One Marathoner’s Remarkable Story of Overcoming Adversity
Eileen learned more about herself after overcoming adversity leading up to the Austin Marathon
There were several times during Eileen Alvarez’s journey to the 2020 Ascension Seton Austin Marathon start line where she could’ve thrown in the towel. Her best friend could no longer train with her. Eileen had surgery on both of her feet. She thought about dropping to the Austin Half Marathon. Her orders sent her on an Army training exercise three weeks before race day. But like most runners, she added “overcoming adversity” to her training plan. Read about her experiences and see why crossing the 2020 Austin Marathon finish line is a moment she’ll never forget!
Eileen’s journey to the Austin Marathon finish line
I’ve participated in the Austin Marathon three times. I’m a two-time Austin Half Marathon finisher (2013 and 2019). Earlier this year I crossed the Austin Marathon finish line for the first time. I’ll never forget the journey and experience.
I’m an active duty service member stationed in Fort Hood, Texas, and an alumna of The University of Texas. In 2019, my best friend Elizabeth Bernabe asked me if I would help her train for the Austin Half Marathon. She was following a “couch to half” training program. I immediately took on the challenge as I myself was training for the Bataan Memorial Death March. The Austin Marathon Expo was filled with excitement as I completed my last-minute registration. Together we conquered the Austin Half Marathon. I was certain Bernabe would be one-and-done. The very next day she asked me if I wanted to do the 2020 Austin Marathon. Without hesitation, I said, “Of course!”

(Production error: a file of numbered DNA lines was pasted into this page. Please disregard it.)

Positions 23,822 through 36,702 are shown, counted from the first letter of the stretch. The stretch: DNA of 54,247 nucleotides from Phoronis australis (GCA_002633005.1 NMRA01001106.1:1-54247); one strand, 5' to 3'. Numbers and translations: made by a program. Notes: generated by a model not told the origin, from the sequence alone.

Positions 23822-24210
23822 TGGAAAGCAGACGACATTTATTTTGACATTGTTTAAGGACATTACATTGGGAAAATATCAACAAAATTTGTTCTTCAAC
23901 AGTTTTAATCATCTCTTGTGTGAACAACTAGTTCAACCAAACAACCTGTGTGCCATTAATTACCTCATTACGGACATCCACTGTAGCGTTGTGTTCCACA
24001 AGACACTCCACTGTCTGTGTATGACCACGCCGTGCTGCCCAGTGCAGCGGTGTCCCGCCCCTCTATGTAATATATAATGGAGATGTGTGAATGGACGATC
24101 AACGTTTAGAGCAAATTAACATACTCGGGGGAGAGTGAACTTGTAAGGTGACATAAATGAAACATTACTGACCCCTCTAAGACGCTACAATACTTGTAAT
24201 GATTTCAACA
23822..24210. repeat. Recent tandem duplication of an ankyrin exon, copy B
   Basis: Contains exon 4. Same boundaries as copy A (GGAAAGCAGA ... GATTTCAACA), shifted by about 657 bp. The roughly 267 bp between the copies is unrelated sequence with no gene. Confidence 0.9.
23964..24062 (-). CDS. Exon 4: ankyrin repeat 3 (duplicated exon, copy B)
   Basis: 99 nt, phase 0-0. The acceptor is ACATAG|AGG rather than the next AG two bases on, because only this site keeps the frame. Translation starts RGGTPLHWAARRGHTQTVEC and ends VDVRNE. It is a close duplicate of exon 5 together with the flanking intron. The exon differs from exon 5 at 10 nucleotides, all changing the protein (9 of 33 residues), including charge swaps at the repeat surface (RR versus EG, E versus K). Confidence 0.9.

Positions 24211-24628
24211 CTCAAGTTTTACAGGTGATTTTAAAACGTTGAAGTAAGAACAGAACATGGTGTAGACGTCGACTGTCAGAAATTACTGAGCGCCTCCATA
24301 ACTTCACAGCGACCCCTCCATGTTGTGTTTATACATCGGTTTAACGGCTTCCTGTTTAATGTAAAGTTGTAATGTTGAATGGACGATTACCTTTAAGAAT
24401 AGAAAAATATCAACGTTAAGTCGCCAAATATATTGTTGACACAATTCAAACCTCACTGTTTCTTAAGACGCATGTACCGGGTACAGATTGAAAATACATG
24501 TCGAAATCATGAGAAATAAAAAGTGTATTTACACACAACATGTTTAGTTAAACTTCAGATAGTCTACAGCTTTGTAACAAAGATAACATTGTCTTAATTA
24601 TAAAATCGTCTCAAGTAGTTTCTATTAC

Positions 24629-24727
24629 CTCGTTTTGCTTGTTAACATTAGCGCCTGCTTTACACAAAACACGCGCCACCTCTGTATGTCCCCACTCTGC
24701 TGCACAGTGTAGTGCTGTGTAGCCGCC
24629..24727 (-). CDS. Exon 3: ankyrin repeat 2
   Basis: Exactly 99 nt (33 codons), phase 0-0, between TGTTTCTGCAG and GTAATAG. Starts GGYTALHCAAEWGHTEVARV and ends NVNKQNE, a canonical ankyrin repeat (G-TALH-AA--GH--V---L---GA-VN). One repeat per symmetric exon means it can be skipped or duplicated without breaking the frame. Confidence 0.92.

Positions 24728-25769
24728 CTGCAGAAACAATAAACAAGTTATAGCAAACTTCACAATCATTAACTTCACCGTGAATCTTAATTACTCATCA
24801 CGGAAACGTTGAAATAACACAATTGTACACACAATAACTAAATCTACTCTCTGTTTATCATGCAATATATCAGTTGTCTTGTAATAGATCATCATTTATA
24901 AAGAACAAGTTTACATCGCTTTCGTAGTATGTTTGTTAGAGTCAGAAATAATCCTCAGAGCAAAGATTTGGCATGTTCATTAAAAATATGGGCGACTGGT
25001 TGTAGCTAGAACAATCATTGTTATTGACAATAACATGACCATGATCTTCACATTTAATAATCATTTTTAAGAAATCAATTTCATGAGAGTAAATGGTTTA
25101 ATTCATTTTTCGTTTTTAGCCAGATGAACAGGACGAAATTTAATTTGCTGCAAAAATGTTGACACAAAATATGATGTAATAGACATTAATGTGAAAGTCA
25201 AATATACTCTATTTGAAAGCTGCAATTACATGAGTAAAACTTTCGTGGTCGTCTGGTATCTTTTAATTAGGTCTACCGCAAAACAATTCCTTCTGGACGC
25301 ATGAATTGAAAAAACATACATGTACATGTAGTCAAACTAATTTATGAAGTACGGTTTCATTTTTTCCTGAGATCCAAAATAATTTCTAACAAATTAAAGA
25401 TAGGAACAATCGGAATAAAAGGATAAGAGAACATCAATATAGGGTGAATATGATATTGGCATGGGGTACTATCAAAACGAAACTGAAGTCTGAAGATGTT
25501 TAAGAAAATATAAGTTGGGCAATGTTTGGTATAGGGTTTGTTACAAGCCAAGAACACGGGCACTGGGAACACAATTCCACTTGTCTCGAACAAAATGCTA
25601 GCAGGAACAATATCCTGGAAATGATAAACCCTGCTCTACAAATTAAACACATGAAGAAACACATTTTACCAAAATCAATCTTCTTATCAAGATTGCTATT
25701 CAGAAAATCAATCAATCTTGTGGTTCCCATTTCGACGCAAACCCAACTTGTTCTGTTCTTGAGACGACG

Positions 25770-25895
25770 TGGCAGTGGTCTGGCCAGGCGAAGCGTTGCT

Overcoming adversity added to training plan
Not even a week after the Austin Half I was told I was having a bilateral bunionectomy. They would operate on my left foot up first in April. I started my recovery on crutches, learning how to walk again. After a few quick runs they scheduled surgery in August for my right foot. After that, I was crutching around Austin with no ability to run. My best friend who was going to train with me found out she was pregnant. I was ecstatic for her, but she could no longer train.
Eventually, my doctor released me from my horrible post-surgery boot. He told me to start walking first… “Sir, with all due respect, I have to train for the Austin Marathon!” So I started training. I beat myself up a lot. Four-mile runs were killing me and I was really rethinking this journey. My bestie helped any way she could. Mainly by saying she’d cancel dinner plans if I didn’t get my mileage in as planned! There was a lot of walking during my training. I had to relearn things I took for granted. Some days I felt like dropping to the Austin Half Marathon. On January 28th I was informed I was going to a field exercise. The Austin Marathon was three weeks away. I had great leadership that let me break away daily to continue my taper.
Eileen’s unforgettable Austin Marathon experience
Sunday, February 16th, was an amazing day for me. I felt every person genuinely cheering me on. I know the work and grit was worth it all. The ice baths, extra oatmeal. I was so nervous at the start. Nervous I wouldn’t finish. Nervous I didn’t have the heart. After all, no one would know if I failed except for me. With every mile I felt the drive and passion, I felt stronger and faster. Crossing the finish line was one of the proudest moments of my life. I had the heart and discipline to keep on when I could’ve taken the easy way out. At any point, I could’ve used the “well my feet are still recovering” card. But I didn’t. I trusted myself, my previous experiences, and my training.
Thank you to the Ascension Seton Austin Marathon and the City of Austin. Thank you for giving me a chance to prove myself and celebrate in the best way possible. I CAN’T WAIT FOR NEXT YEAR and the Austin Marathon’s 30th anniversary!